Extremely premature babies’ own stem cells could hold the key to a new treatment for brain injury associated with preterm birth.
Monash University researcher Associate Professor Atul Malhotra, backed by the Foundation, is leading a clinical trial to evaluate the safety and feasibility of this treatment in 20 patients before proceeding to larger trials.
The treatment uses stem cells taken from as little as seven millilitres of umbilical cord blood – a crucial consideration with patients who weigh 500 grams or less.
The Foundation is supporting the trial through the Matched Funding Program, with $50,000 contributed by a private individual donor, matched dollar-for-dollar by the Foundation.
Atul has seen firsthand the problems of extreme prematurity in his role as consultant neonatologist at Monash Children’s Hospital.
“We have to work really hard to keep them alive to start with. But we’re hoping to give them a life that is fulfilling and without major disabilities,” says Atul.
Advances in medicine mean more preterm babies are surviving than ever before, but there are no effective therapies to prevent or treat preterm brain injury.
More than 3,000 very preterm babies are born every year in Australia. While this represents less than one per cent of all births, their complex medical conditions represent a huge cost to the healthcare system and community.
Up to half of all babies born before 28 weeks will have a developmental problem. Around 10 per cent will have cerebral palsy and 20 to 30 per cent will have a learning disability or behavioural problem.
Atul and his colleagues initially received seed funding from the Cerebral Palsy Alliance three years ago to explore the potential to harvest blood from suitable preterm babies and extract stem cells.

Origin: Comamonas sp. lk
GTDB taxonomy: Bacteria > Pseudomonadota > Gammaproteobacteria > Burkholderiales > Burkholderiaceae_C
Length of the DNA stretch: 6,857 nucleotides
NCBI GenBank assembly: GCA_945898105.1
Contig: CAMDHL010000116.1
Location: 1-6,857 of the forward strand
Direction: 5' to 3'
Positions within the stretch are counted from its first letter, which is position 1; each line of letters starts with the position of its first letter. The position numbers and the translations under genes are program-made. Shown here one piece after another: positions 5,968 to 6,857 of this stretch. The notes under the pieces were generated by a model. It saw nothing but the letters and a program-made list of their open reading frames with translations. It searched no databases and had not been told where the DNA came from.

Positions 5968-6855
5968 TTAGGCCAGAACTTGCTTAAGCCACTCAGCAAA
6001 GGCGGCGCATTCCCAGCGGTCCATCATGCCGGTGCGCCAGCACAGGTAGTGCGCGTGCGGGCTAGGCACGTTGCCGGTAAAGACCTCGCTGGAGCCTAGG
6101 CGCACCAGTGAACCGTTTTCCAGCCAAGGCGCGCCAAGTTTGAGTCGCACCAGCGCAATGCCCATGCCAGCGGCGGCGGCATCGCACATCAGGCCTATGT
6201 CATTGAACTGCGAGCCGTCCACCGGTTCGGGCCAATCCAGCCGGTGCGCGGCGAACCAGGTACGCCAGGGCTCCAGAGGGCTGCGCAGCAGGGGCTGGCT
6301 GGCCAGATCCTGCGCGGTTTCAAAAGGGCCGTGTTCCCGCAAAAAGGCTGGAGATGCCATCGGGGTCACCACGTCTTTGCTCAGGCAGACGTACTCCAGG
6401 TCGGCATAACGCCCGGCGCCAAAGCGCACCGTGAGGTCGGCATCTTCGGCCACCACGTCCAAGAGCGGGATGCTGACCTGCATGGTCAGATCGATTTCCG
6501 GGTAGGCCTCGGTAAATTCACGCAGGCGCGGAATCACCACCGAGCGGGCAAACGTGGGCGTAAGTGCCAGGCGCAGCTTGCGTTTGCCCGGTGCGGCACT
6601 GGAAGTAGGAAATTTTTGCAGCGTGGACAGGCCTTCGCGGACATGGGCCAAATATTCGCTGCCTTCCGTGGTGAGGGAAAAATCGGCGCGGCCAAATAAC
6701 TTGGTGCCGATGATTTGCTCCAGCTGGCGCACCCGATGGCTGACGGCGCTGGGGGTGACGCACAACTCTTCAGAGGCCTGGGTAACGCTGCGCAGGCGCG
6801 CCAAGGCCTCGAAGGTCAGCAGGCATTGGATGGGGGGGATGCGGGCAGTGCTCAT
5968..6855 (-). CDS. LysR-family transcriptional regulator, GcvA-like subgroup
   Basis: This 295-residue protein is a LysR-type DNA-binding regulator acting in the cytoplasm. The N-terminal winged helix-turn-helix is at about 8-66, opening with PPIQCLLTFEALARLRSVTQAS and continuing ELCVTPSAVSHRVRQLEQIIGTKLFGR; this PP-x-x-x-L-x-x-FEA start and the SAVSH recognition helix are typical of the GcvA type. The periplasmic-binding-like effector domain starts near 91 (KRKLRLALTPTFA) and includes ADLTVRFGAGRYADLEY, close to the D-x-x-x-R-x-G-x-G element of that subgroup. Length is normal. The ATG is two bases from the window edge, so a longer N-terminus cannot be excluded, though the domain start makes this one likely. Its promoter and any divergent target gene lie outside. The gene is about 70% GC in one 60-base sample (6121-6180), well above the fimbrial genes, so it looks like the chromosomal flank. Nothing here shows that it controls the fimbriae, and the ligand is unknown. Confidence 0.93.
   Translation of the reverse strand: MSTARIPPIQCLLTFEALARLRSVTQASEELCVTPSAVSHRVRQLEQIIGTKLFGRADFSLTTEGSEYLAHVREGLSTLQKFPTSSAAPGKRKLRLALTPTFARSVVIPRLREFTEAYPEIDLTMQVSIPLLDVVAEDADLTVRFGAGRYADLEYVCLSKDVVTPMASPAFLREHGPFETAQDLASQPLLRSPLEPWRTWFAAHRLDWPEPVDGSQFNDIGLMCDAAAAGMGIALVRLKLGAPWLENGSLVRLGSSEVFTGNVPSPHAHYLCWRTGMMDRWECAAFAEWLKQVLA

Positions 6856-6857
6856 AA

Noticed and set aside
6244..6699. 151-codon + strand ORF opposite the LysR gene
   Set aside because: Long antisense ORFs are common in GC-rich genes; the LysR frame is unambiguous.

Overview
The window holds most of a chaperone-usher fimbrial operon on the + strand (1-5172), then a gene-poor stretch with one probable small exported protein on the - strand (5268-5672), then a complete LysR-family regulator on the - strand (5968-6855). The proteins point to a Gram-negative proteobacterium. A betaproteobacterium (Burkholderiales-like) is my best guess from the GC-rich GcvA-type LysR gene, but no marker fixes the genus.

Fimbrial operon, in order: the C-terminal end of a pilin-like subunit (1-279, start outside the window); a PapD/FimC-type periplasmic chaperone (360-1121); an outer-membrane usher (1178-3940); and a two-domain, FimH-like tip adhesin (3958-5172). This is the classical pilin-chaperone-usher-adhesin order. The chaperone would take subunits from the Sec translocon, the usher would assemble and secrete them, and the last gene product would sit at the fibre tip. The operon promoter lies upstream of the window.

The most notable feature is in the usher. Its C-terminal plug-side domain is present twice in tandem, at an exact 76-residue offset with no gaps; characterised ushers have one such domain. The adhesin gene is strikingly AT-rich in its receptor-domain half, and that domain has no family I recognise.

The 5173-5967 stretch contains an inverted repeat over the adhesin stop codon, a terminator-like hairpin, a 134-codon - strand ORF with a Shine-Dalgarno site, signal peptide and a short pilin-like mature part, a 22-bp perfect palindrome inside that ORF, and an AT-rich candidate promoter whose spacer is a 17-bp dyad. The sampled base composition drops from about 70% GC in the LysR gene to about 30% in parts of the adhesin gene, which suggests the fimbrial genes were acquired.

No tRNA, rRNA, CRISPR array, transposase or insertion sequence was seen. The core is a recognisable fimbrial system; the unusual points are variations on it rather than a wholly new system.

“A baby’s first blood cells are a rich mixture,” Atul says. “They have cells that have healing properties that can dampen inflammation and repair damaged tissues.”
His team has been able to extract enough cells to provide a dose of cell therapy in seven to nine millilitres of harvested cord blood – a little under two teaspoons’ worth – in 70 per cent of patients, detailed in a newly published journal article.
“We believe these cells will be able to repair or prevent some of the brain injury they’re at risk of acquiring,” Atul says.
“Cerebral palsy is the most recognisable, or most common, physical disability in preterm babies but we also believe the therapy will be helpful for the other problems, such as learning, and general behaviour.”
He believes there may also be ‘off target’ benefits of these cells on other parts of the body, such as the lungs and heart.
He praised the Stem Cell Foundation for supporting the small, early trials.
“These stepping stone studies are vitally important but they’re not well supported by funding bodies!”
If all goes well, this study will lead to an international randomised control trial for efficacy with around 200 to 300 babies in Australia and the US.
Donations from the public allow the Foundation to keep funding our half of the contribution to important treatment research projects selected for our Matched Funding Program. If you would like to support us with a donation, visit: www.stemcellfoundation.net.au/donate.